By MARCUS MITCHELL
I have lived here for over 100 years but it seems that nobody knows who I am anymore. Sure,I’ll get the occasional visitor here and there and some will even sit and have a sub with me, but usually they’ll just grab a quick coffee and head off to their class or back to their dorm. I haven’t been this lonely in a long time. Back in the day, people hung out with me every night, telling stories and having fun. Now, I don’t get a single guest once the sun sets and I spend my weekends alone in the dark. I’ve had a lot of names in my life but to my friends I am The Rathskeller.
My friends have long departed though. Some have simply graduated, but my oldest have well passed away. It’s been a long life and I’m still standing, but my future seems like it will never be as great as my past.
I was born in 1888 in the basement of the Tampa Bay Hotel. By 1891 I was full-functioning and served as one of the favorite places for guests to hang out when they stayed at the hotel. I had billiard tables and even a barbershop for patrons. But above all else, I was a bar and I was loved. Every night, guests would raise their glasses and chug their beers in celebration.
Oh, those were the good ole days. I rubbed elbows with some real celebrities back then. Thomas Edison, Winston Churchill and even Babe Ruth visited the hotel. But the man I remember most was a colonel named Teddy Roosevelt. For, you see, the Spanish-American War broke out when I was just 10 years old and the hotel was made into a base of operations. So after strategizing during the day, Teddy and his “Rough Riders” would come downstairs, enjoy a beer and tell war stories. It was one of my favorite moments from my younger days.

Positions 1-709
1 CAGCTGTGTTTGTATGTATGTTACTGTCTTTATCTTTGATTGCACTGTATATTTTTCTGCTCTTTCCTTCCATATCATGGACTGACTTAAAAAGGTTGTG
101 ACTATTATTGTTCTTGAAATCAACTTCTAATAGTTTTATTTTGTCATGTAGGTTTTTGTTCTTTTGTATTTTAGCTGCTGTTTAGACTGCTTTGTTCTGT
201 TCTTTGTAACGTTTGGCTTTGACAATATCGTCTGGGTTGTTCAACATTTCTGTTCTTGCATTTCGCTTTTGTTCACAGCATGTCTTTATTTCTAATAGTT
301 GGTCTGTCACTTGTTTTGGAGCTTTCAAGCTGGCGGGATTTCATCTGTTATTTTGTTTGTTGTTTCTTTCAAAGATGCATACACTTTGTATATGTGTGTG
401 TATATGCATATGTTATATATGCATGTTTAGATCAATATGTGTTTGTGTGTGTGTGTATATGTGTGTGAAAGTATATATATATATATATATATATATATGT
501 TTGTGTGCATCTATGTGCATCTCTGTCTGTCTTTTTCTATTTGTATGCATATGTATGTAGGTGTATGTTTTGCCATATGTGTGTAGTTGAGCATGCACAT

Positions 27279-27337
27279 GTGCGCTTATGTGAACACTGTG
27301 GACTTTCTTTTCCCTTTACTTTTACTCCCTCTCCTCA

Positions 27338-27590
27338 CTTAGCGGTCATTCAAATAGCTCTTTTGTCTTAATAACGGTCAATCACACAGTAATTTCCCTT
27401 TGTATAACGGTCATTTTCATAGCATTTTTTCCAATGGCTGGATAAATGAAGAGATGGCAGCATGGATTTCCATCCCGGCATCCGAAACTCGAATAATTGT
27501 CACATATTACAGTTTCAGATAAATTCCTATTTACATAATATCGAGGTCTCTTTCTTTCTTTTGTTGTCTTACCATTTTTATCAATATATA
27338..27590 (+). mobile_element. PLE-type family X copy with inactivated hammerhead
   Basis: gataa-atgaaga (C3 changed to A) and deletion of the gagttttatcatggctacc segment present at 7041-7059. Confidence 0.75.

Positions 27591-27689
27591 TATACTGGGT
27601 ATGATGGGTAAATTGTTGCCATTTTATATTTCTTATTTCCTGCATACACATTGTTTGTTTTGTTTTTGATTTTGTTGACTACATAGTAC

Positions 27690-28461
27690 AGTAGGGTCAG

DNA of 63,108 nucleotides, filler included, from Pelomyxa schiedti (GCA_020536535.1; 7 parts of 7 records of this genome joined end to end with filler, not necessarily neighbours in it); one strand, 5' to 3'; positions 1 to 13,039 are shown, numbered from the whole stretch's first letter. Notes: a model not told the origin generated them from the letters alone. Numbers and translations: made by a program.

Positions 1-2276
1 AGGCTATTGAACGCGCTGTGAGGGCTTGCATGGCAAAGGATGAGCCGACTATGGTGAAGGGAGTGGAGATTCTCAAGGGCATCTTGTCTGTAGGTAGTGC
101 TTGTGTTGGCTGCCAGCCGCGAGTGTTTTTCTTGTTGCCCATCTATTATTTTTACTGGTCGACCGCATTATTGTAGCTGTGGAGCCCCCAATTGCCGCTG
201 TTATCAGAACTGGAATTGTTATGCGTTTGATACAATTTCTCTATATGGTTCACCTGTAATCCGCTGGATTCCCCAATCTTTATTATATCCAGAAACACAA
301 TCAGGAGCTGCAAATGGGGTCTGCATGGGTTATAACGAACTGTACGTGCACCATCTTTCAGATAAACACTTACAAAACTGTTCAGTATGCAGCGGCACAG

But sooner or later, the good times start to end. In 1930, the Great Depression hit and folks just stopped visiting the hotel. It ended up closing, and for three long years nobody visited. My once filled bar was empty and lifeless. The pool tables had been removed and the electricity cut; the only source of light was when sunlight filtered in through the windows.
I thought it’d be like that for the rest of my life until the Tampa Bay Junior College moved in and turned the hotel guestrooms into classrooms. Suddenly the quiet was replaced with professor’s lectures and student chatter. After moving in, the Tampa Bay Junior College expanded and became the University of Tampa, but despite all the excitement in the hotel, I was still empty.
Then in 1967 my doors finally opened. In walked these guys talking about “coffeehouses” and I had no idea what that was but I was excited. They cleaned me up and painted my walls in red and black. Cable wire spools were brought in as tables and they hung these psychedelic posters everywhere. I felt brand new.
Those next 10 years felt like a blur. Students would play on pinball machines and read poetry every night. And on the nights they weren’t showing movies, they had live bands and performers that packed the house.
I had a lot of names back then. Thee Place, The Underground, The Amerika. They even just called me The Coffee House at one point. But even though my name changed, my popularity didn’t. Whether it was coming in for a pastry between classes or some late-night espresso, students couldn’t get enough of me. It was an easygoing time back then and it certainly didn’t prepare me for what I was in store for.